21:27 We're going to be more like we are unalike, you know, at the end of the day because she believes things affect us all when it was. So so really is. I'm trying to find somebody that can understand that perspective and help me expand on that. So that we can start three people within our own separate camps in the start to nudge them, out of their little safe space.

21:48 But but but all in all the time and I would say that I'm kind of a mishmash of things. Like I'm you know, I'm pro-second Amendment, you have some conservative leanings, you know, but by the same token, you know, I do believe that critical race Theory should be probably taught in school, but I think it's a lot bigger of a conversation to have in a wrap was not something that we need to impose upon that the school districts or upon it and upon teachers. You know, it's something that is a new watch conversation. Like you said that we're going to have to take her time and find out how you know, we can

22:27 How we can bring the kind of curriculum in the school to, to open up people's minds, a little bit more, and let them see past their own, and she passed her own. Just really, just keep a strong points in a few personal point of view. Sheena, push them push them out of there a little bit and get them to open up your mind a little bit more. So sorry. My mind racing. I just it's just it's just a lot of these issues of political. I've really tried to stray away from it just because I find that it

23:01 It needs is rudderless in a conversation Sometimes. Some people really just get bogged down by, like you said, they get bogged down by the issues. I think they didn't bog down to you mentioned earlier about not listening and think about what you're going to stay in my rhetoric and debate days. There's an official term for that and it's called subvocalizing counter-arguments. So you're thinking about your counter argument in your constructing that in your mind, as opposed to look like you're trying to listening, but you're mainly building out your argument.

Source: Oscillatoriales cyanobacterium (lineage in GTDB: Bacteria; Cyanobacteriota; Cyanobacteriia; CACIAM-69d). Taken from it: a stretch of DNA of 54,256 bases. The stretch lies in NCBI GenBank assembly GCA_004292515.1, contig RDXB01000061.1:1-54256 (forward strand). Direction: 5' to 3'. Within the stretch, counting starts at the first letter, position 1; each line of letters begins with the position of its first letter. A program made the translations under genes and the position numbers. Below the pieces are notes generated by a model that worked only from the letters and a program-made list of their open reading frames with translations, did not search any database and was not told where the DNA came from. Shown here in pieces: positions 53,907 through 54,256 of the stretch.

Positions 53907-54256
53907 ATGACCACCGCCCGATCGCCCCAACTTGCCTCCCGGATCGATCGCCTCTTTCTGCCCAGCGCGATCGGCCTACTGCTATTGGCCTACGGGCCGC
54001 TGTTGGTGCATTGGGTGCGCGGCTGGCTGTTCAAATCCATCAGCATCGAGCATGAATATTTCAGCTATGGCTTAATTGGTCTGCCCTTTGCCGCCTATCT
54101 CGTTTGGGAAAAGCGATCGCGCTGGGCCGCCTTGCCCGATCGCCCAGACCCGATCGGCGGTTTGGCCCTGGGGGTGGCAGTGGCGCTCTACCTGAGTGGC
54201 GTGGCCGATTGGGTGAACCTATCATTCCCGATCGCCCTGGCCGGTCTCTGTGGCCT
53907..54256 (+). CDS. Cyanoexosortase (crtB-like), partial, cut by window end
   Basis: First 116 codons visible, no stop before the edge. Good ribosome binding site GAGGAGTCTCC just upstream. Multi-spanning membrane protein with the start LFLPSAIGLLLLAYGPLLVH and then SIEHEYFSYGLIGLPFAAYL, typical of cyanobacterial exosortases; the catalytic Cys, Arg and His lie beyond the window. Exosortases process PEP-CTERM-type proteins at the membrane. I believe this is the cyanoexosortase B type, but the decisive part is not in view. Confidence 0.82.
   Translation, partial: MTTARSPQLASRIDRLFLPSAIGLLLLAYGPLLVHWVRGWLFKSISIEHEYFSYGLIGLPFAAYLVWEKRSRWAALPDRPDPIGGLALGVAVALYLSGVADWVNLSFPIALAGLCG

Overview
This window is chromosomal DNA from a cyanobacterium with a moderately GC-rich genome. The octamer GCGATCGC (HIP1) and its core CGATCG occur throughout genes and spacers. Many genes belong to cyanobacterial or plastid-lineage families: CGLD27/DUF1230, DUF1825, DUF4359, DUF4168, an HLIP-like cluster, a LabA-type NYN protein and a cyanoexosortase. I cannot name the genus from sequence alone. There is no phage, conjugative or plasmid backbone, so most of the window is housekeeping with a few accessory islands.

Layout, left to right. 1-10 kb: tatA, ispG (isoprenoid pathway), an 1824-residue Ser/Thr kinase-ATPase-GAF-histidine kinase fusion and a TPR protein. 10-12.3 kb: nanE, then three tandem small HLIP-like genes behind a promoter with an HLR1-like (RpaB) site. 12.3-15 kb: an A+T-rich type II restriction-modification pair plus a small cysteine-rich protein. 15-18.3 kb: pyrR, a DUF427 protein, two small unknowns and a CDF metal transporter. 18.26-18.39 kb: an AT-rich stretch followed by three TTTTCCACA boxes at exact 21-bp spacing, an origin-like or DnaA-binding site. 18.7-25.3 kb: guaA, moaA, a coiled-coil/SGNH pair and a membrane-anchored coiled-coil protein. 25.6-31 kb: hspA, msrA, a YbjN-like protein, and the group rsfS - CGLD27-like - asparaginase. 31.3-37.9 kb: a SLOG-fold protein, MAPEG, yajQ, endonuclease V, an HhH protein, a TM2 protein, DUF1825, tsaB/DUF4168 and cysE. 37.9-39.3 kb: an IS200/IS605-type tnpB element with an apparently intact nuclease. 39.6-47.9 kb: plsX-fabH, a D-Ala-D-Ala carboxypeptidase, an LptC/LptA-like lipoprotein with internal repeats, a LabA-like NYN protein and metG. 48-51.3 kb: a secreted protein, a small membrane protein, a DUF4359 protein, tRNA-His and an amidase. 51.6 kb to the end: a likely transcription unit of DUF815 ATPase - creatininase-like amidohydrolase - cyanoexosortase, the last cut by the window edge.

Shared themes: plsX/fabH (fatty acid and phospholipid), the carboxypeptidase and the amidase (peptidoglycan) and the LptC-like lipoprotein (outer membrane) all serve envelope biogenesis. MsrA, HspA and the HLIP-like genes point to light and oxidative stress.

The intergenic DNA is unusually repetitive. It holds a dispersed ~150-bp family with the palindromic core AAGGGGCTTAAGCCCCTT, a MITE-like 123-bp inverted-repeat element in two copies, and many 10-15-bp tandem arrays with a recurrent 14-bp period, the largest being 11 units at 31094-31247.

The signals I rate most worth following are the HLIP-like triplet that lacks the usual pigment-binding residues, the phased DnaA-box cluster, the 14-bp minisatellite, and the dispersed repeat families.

23:36 Right, and I think our, I think it feels like our our culture does that, I do it, but it

23:48 I was curious about.

23:52 I was thinking about labels like,

23:57 You know, when you were talking about the free market stuff and like corporate cronyism and stuff like that, I which obviously, I agree with.

24:07 You know, like based on.

24:10 Based on.

24:13 This is what it feels like. Okay, I don't know if this is true or not. So just my feeling. It feels like sometimes as the label that I could wear of a business person, a white person, a member of like different business organizations. Went, when I go to engage with a group or something. I feel like they see those labels and I feel like it's hard.

24:47 Talk, you know, like you said, you did into the issue and you want to talk about the nuts and bolts of the issue, but I feel like I find myself like, defending my label or doing no, not really like that. Like, I'm one of those, you know, and, and then it's like, I feel like when I interact with people that I noticed, other people doing that too, is that? So it's just kind of jockeying of like,

25:14 I'm trying to not be defined by our label or a perceived label. I don't even I don't even know if people really think that about me but I think they think it it made me think about like how do you feel about that? Like, what does that resonate with you? In like what labels do you? Do? You feel like your people see when they see you starting to talk and that you have to navigate.